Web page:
What if a single structure could help deal with low back pain, pelvic girdle pain and SI joint instability (which could cause pelvic girdle pain)?
Because of the way that the Thoracolumbar Fascia connects the Transverse Abdominus and Spinal Erectors, it can affect lumbar stability in both extension (back-bending) of the spine and flexion (forward-bending) of the spine.
Because of the way that it binds the PSIS on each side and the rear of the sacrum it can also play a roll in stabilizing the SI joint.
Via the connections between the gluteus maximus and latissimus dorsai it can play a role in twisting of the spine and hips.
Because it connects to the sacrotuberous ligament, the biceps femoris and the sacrotuberous ligament it can play a role in extension (back-bending) of both the spine and the hips.
Understanding the thoracolumbar fascia and the muscles it connects to may also be helpful in dealing with back pain, and pelvic girdle pain.
Some bony reference points that it connects to or affects include:
While elements of the Thoracolumbar Fascia can be found along the entire length of the spine from the sacrum to the base of the skull, its interconnections seem particularly meaningful in the lumbar and sacral regions.
The Paraspinalis Rectinacular Sheaf (or PRS) is the sheaf of connective tissue that wraps around the Erector Spinae and Multifidus muscles. In the lumbar region the front wall of this connective tissue sheaf passes between the spinal erectors and quadratus lumborum to attach to the transverse processes of the lumbar spine. The connective tissue that covers the rear surface of the quadratus lumborum also connects to the PRS as it passes behind that muscle.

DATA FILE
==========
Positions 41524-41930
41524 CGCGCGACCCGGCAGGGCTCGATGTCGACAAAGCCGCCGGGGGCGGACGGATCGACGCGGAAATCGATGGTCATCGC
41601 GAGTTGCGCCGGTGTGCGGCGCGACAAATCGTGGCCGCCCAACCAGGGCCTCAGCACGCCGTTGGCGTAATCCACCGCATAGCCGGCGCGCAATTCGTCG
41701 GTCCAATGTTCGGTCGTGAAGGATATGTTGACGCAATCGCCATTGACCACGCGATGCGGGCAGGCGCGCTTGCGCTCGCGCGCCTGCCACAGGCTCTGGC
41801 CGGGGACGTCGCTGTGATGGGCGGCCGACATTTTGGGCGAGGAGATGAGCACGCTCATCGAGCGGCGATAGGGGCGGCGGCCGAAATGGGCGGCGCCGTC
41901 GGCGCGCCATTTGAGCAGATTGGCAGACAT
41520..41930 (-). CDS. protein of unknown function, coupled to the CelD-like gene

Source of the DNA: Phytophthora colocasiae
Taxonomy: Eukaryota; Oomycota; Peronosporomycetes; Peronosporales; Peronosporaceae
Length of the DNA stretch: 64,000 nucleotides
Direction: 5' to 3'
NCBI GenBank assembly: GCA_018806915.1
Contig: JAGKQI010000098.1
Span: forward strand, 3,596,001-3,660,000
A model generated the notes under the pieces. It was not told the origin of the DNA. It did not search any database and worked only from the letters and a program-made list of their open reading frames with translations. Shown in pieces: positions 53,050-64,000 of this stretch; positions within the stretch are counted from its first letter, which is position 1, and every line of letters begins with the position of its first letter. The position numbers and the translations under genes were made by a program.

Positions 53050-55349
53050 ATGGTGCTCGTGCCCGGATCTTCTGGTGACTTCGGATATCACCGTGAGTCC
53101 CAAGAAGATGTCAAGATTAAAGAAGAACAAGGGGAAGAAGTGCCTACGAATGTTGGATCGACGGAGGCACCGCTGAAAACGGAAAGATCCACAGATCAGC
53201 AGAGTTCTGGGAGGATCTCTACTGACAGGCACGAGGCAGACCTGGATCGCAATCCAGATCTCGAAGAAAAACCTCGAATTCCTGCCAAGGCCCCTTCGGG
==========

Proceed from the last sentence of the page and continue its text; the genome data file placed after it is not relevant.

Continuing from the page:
The Transverse Abdominus is a belt like layer of the muscles with fibers that run horizontally around the waist. It attaches to the transverse processes of the lumbar spine after first blending with the fibers of the anterior wall of the paraspinalis Rectinacular sheaf. Thus the front wall of the PRS is thicker than the posterior wall.
Some sources refer to the front wall as the MLF or the middle layer of the thoracolumbar fascia and it is a convenient term to indicate the portion of the PRS which includes fibers from the aponeurosis of the transverse abdominus muscle as well as fibers from the fascia of the quadratus lumborum.
The Transverse Abdominus creates a seam where it connects to the PRS. This seam is called the Lateral Raphe and it extends between the iliac crest and the bottom of the 12th rib (the lower most rib). This raphe marks where the MLF begins.
When activated the transverse abdominus pulls the belly inwards past the border of the ribcage and pelvis.